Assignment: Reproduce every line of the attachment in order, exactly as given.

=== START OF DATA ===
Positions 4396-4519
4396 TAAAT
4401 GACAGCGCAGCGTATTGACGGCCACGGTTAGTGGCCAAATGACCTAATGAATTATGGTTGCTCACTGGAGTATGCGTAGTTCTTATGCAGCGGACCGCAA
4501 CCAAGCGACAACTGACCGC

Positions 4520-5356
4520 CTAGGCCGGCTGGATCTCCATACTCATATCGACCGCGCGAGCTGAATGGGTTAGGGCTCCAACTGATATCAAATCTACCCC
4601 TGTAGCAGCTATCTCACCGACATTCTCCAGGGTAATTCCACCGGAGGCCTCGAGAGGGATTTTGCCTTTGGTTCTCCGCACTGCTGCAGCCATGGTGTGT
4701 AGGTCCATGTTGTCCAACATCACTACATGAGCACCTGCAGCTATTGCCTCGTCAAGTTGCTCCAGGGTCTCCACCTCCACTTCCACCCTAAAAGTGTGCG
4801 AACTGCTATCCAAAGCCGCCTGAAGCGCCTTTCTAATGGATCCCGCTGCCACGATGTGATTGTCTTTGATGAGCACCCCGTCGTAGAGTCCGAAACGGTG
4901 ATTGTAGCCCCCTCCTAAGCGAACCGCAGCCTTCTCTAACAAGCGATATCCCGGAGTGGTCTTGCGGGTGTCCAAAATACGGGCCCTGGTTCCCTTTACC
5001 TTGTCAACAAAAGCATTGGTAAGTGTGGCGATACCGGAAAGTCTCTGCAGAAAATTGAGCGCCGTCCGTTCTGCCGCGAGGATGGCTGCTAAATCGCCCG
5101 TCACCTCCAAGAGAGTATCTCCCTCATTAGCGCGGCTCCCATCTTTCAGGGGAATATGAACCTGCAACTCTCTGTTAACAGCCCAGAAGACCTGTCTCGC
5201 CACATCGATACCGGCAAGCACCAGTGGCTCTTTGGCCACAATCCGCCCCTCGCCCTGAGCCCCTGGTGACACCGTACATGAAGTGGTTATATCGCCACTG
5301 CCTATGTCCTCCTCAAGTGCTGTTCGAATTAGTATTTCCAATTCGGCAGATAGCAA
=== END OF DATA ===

Positions 4396-4519
4396 TAAAT
4401 GACAGCGCAGCGTATTGACGGCCACGGTTAGTGGCCAAATGACCTAATGAATTATGGTTGCTCACTGGAGTATGCGTAGTTCTTATGCAGCGGACCGCAA
4501 CCAAGCGACAACTGACCGC

Positions 4520-5356
4520 CTAGGCCGGCTGGATCTCCATACTCATATCGACCGCGCGAGCTGAATGGGTTAGGGCTCCAACTGATATCAAATCTACCCC
4601 TGTAGCAGCTATCTCACCGACATTCTCCAGGGTAATTCCACCGGAGGCCTCGAGAGGGATTTTGCCTTTGGTTCTCCGCACTGCTGCAGCCATGGTGTGT
4701 AGGTCCATGTTGTCCAACATCACTACATGAGCACCTGCAGCTATTGCCTCGTCAAGTTGCTCCAGGGTCTCCACCTCCACTTCCACCCTAAAAGTGTGCG
4801 AACTGCTATCCAAAGCCGCCTGAAGCGCCTTTCTAATGGATCCCGCTGCCACGATGTGATTGTCTTTGATGAGCACCCCGTCGTAGAGTCCGAAACGGTG
4901 ATTGTAGCCCCCTCCTAAGCGAACCGCAGCCTTCTCTAACAAGCGATATCCCGGAGTGGTCTTGCGGGTGTCCAAAATACGGGCCCTGGTTCCCTTTACC
5001 TTGTCAACAAAAGCATTGGTAAGTGTGGCGATACCGGAAAGTCTCTGCAGAAAATTGAGCGCCGTCCGTTCTGCCGCGAGGATGGCTGCTAAATCGCCCG
5101 TCACCTCCAAGAGAGTATCTCCCTCATTAGCGCGGCTCCCATCTTTCAGGGGAATATGAACCTGCAACTCTCTGTTAACAGCCCAGAAGACCTGTCTCGC
5201 CACATCGATACCGGCAAGCACCAGTGGCTCTTTGGCCACAATCCGCCCCTCGCCCTGAGCCCCTGGTGACACCGTACATGAAGTGGTTATATCGCCACTG
5301 CCTATGTCCTCCTCAAGTGCTGTTCGAATTAGTATTTCCAATTCGGCAGATAGCAA